Cold Spray: A New Technology
A new solid-state spray process (Fig. 1) is quickly being adopted by many industries. Cold spray is capable of providing restoration, sealing, surface modification, wear resistance, thermal barriers, corrosion protection, heat dissipation, rapid prototyping, near net shapes, aesthetic coatings, and many other applications without the undesirable effects of process temperatures or metallurgical incompatibilities among materials.
Cold spray is capable of producing
coatings or components made of
metals, cermets, polymers, or composites. Its ability to prevent
thermal effects such as oxidation, vaporization, melting,
recrystallization, grain growth, and residual thermal stresses makes
this new process unique for preserving the original characteristics of
the feedstock materials. It is especially attractive for the processing
of advanced industrial materials, such as those based on
Optimize the Robotic Process?
Robotic welding systems are a fixture in industries where speed and repeatability are required to maintain a high volume of production. Companies invest large amounts of capital on robotics expecting a very fast payback and, in many cases, they achieve it. This return on investment can be attributed to both the robot itself and the welding consumable that is used. The automotive and metal fabrication industries, specifically, have become two of the biggest consumers for this technology.
The following is a classic robotic "widget" scenario: Acme Widgets runs welding consumable type A in its robotic welding cells and produces 500 parts per shift.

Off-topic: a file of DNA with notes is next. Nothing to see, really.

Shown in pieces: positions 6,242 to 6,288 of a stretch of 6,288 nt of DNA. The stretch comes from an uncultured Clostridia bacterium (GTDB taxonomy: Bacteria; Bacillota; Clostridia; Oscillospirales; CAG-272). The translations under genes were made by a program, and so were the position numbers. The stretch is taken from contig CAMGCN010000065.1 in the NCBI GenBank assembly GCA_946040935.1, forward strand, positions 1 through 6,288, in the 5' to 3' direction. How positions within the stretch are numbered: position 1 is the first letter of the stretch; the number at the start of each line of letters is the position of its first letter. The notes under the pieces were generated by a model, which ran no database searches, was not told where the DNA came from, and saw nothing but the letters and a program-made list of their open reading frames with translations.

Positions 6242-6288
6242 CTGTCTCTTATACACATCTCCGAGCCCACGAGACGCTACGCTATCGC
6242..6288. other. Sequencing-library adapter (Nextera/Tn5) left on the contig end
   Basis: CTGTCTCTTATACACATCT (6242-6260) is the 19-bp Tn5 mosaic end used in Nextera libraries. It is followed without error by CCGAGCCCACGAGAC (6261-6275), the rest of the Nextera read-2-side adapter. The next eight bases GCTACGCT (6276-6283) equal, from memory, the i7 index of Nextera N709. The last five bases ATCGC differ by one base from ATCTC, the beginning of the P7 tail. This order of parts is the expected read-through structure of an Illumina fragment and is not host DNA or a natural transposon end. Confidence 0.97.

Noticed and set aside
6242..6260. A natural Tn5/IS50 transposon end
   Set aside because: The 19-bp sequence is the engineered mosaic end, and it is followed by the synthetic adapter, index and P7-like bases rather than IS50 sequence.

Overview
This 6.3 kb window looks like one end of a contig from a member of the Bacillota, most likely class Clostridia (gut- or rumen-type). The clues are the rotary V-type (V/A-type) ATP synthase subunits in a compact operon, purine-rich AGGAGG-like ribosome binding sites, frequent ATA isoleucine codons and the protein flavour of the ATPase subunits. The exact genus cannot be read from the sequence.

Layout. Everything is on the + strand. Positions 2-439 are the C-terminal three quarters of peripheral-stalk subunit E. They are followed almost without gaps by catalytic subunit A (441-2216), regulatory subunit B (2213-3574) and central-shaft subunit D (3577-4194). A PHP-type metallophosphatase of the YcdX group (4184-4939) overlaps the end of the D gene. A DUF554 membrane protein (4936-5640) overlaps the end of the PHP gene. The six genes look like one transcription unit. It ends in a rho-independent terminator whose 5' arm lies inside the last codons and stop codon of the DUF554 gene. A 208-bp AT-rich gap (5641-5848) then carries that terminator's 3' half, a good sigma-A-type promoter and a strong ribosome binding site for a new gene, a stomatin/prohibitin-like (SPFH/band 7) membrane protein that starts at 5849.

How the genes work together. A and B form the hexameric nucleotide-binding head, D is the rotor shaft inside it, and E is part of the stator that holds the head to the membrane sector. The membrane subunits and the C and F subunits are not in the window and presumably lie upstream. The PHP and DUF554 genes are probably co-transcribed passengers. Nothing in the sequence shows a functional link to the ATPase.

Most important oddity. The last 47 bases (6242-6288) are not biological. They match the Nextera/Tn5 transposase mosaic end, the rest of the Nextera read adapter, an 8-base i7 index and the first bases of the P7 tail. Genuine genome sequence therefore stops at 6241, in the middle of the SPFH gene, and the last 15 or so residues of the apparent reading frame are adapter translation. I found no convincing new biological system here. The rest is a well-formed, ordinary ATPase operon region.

Online Filler Metal Help
Whether we're writing procedures, inspecting welds, or purchasing filler metals, we all need to research data related to the selected filler material. There is free software out there to help welding engineers, inspectors, and buyers determine the necessary data. It is called fnumbers.com (www.fnumbers.com), and it is provided by C-spec, Concord, Calif.
Industry's many ways of classifying filler metals can be a bit cumbersome at times. Fnumbers.com can make the process of referring to an American Welding Society (AWS) classification from a Unified Numbering System (UNS) number or a trade name, and finding F-numbers and A-numbers much easier — all it takes is a click of a mouse.
Corrosion Testing of Austenitic Stainless Steel Weldments
There are significant differences in testing and evaluating the corrosion resistance of stainless steel welds compared to carbon steel, low-alloy steel, copper-based alloy, and aluminum alloy welds.
Some of the major differences in evaluating stainless steel are its susceptibility to severe intergranular attack (IGA), stress corrosion cracking (SCC), and crevice corrosion. Accurately testing for the susceptibility for each of these conditions has been problematic over the years.
Determining Corrosion Behavior Is Not Easy
The common practice of assuming that weight loss is relatively uniform over the full area of the specimen in calculating a corrosion rate is reasonable for carbon steel and other materials, but results in unusually low and misleading corrosion rates for stainless steel. This is due to the fact that corrosion of stainless steel is typically not uniform, but highly localized.
A. H. Tuthill
THE AMERICAN WELDER Obelisk Stands Sentry to Honor Heroes
M. R. Johnsen
School Builds Its Reputation on Students' Successes
A. R. Neilson
Temperature-Indicating Methods Are Tested
R. K. Wiswesser
Selecting the Right Type of Portable Wire Feeder
WELDING RESEARCH SUPPLEMENT
Experimental Study Determines the Electrical Contact Resistance in
Resistance Welding (.pdf)
Characterization of a Double-Sided Friction Stir Weld on a
Superaustenitic Stainless Steel (.pdf)
The American Welder
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